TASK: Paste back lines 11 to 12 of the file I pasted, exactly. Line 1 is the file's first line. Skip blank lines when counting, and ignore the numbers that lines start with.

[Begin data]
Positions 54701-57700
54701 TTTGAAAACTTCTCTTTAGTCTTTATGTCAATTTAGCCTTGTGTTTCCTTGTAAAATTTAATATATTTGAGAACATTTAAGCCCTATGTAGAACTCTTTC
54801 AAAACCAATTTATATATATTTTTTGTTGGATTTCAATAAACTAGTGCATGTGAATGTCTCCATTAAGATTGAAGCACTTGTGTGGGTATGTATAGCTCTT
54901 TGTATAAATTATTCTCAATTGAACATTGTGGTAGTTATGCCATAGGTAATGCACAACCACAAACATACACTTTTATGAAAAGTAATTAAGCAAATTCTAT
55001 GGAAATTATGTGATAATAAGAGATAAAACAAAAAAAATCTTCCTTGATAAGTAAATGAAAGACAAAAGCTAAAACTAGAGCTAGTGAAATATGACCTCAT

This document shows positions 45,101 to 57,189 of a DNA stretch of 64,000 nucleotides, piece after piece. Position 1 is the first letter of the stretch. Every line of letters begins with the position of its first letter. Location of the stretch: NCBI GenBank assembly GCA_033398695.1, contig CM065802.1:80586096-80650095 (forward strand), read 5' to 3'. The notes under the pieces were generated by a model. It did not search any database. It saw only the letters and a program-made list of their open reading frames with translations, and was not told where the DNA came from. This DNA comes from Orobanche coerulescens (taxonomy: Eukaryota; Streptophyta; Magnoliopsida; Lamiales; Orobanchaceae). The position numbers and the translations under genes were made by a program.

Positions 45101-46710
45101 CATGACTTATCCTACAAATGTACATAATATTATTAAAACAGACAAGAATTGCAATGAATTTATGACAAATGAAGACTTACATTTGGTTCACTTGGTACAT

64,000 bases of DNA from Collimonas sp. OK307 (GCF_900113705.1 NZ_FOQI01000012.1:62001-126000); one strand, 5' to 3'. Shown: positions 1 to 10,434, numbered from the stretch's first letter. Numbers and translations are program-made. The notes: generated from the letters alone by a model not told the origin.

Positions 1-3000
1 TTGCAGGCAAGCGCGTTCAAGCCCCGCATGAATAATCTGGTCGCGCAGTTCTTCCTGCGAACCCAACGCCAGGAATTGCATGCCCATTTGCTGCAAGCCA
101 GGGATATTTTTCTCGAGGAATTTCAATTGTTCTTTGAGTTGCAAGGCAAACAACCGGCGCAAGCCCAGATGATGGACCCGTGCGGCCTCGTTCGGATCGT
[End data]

1 TTGCAGGCAAGCGCGTTCAAGCCCCGCATGAATAATCTGGTCGCGCAGTTCTTCCTGCGAACCCAACGCCAGGAATTGCATGCCCATTTGCTGCAAGCCA
101 GGGATATTTTTCTCGAGGAATTTCAATTGTTCTTTGAGTTGCAAGGCAAACAACCGGCGCAAGCCCAGATGATGGACCCGTGCGGCCTCGTTCGGATCGT